Leaked news this month that China and Iran had come to the verge of signing a 25-year trade and military partnership agreement struck like a geopolitical storm in Washington—a rising rival of America and a longtime foe joining forces to threaten the United States’s predominant position in the Middle East. The agreement ambitiously promises to bring a huge Chinese presence into Iran’s economic development, in exchange for a regular supply of heavily discounted Iranian oil.
Yet in Iran and China themselves, the reaction was hardly ebullient. Critics of Iran’s beleaguered president, Hassan Rouhani, called the deal a new Treaty of Turkmenchay, after the notorious 1828 accord under which a weakened Persia ceded much of the South Caucasus to the Russian Empire. In Beijing, a government spokesman who was asked about the deal dodged rather than criticize Washington, insisting blandly that Iran is merely one of many countries with which China is “developing normal friendly relations,” and claiming not to have further information about the reported deal.
Tehran’s and Beijing’s ambivalence hardly suggests a loving embrace between the two adversaries of America; rather, it reveals the conundrum each faces in pursuing closer ties with the other—conundrums that the United States can turn to our advantage. In recent years, as the United States has been bogged down in unrewarding conflicts in the Middle East, China has been quietly expanding its economic, diplomatic and even military activities in the region. Beijing’s motives are straightforward but varied: It seeks to advance its interests, such as a pressing need for energy imports and for destinations for surplus capital and labor. In practice, it tries to advance President Xi Jinping’s signature Belt and Road Initiative, which is aimed at reshaping regional economic topographies in China’s favor and counters what Beijing sees as an American effort to contain it. In short, China seeks to establish itself in the eyes of the world—and its own people—as a great power capable of contending with the United States.
Yet Chinese leaders are aware that few of the great powers have emerged unscathed from Middle East adventures and that they face a particularly formidable set of obstacles. The region’s deep political fissures make it difficult for outsiders to avoid taking sides in its many conflicts. This poses a risk for a China that aims to be a friend of everyone—Iran, Israel and Arab states alike—to maximize the benefits of its regional engagement while minimizing its commitments. Consistent with this balancing act, the leak of the China-Iran agreement roughly coincided with the biannual China-Arab States Cooperation Forum early this month, which prompted numerous proclamations of Chinese friendship with Iran’s Arab rivals.
Even more daunting is the outsize role played by the United States in the region, one that ironically benefits Beijing as it expands its economic ventures without being able to provide adequate security for its capital and citizens deployed to the region. For all its “wolf warrior” bluster, China continues to pick its battles with Washington. So far, it largely has chosen not to wage them in the Middle East—for example, doing little beyond diplomatic finger-wagging to shelter Iran from American secondary sanctions. So even as China seeks to make strategic gains in the Middle East, it does so sotto voce—bolstering its own role and challenging Washington’s without fanfare.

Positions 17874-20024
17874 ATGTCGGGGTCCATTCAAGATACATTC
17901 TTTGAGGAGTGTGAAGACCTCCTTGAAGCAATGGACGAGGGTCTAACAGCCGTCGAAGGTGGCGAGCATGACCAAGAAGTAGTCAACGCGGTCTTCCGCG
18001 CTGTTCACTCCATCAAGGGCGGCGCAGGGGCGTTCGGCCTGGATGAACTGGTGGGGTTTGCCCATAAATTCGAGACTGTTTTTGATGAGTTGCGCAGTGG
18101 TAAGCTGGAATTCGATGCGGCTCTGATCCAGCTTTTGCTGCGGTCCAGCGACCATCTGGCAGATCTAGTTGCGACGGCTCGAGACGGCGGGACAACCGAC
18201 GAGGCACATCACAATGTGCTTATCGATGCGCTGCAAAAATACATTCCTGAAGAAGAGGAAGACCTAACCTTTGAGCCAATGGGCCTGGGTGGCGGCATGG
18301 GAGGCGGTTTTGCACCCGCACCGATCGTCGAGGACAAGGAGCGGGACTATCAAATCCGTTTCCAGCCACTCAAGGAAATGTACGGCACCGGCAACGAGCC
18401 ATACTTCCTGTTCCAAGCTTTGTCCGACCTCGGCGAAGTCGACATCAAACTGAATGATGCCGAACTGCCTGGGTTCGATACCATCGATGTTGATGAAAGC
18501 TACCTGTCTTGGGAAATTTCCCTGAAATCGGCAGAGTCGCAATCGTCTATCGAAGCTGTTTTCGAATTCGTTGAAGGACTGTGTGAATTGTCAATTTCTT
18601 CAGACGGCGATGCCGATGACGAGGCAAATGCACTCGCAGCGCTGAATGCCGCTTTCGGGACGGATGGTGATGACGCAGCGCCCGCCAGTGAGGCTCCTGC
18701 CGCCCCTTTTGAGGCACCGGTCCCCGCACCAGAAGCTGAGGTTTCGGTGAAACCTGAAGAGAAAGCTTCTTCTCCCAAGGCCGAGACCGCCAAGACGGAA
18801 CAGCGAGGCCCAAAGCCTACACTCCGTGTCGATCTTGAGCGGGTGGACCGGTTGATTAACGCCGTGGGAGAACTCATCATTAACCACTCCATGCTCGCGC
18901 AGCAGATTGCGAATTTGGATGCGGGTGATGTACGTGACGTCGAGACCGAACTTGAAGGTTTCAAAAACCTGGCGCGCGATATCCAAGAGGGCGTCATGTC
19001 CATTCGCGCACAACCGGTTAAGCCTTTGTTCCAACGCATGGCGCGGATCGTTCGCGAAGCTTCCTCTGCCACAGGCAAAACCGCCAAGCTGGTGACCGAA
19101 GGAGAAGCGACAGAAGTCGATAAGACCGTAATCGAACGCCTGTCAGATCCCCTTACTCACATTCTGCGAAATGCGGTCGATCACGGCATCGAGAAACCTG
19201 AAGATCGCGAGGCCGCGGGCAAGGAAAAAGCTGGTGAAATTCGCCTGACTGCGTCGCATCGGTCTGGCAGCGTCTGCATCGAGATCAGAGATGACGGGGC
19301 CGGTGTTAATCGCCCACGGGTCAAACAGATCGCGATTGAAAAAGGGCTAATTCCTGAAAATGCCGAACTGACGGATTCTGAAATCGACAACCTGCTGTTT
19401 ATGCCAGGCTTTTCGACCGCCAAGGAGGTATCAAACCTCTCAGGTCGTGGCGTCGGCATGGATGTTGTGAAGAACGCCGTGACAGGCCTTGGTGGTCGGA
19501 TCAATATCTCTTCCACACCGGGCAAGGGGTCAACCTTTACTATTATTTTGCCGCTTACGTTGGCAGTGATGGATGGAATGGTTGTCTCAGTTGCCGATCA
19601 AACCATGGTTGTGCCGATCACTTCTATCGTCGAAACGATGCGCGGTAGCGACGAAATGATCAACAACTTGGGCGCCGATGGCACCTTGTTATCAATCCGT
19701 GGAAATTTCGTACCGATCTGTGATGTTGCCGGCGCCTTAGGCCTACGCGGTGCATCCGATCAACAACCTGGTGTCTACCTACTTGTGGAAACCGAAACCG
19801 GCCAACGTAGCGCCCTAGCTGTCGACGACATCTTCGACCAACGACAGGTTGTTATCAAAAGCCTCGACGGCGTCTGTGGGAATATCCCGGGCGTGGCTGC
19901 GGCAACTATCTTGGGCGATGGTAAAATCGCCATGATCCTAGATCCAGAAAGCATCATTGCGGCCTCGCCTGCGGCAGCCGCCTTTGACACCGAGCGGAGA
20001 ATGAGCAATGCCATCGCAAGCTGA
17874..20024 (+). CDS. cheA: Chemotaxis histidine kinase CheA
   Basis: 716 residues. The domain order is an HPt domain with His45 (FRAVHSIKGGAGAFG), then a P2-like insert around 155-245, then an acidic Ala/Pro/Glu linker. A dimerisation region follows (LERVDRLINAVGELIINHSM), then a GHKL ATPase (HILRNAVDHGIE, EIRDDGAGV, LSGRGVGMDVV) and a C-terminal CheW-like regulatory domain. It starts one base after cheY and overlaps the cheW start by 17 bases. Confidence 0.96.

Iran, China’s foremost regional partner, faces a conundrum of its own. Squeezed by America’s “maximum pressure” campaign, Tehran needs whatever friends it can find. And China, which besides being rich and powerful shares Iran’s revisionist inclination to challenge the United States’s role in the international order, would seem to be a perfect match.
Yet Iran’s history has made it suspicious of external powers, and China’s “help” in recent years—buying Iranian oil in small quantities at a steep discount and crowding out Iranian domestic producers with low-cost imports—seems not to have engendered affection among the Iranian populace. What Iranians seem to desire is to be no one’s junior partner, but to be self-sufficient and stand among the likes of Russia and China as equals.
What amount to challenges for China and Iran in further developing their ties constitute opportunities for an America worried about the partnership between them. The United States should, at every step, aim to exacerbate the conundrums each faces. It should, for example, emphasize that Iranian dependence on China—besides being costly—is a policy choice and that the door remains open to the rest of the international community if Tehran is willing to compromise on its nuclear ambitions and regional policies. And Washington should enlist regional partners—who may otherwise prefer to enjoy the benefits of good relations with Beijing while leaving it up to the United States to confront China when it empowers Iran through arms sales or investment.
Make no mistake: The China-Iran relationship has long been important for both countries, contributing for example to Iran’s nuclear and missile advancements. And whether in the form of formal partnership agreements or simply ad hoc cooperation, those relations are very likely to grow closer yet in coming years, as China tries to project power westward and Iran seeks to insulate itself from the debilitating effects of American power and enhance its own regional influence. But while the deepening of the Iran-China relationship may be inevitable, the United States shouldn’t let it be easy for either Tehran or Beijing.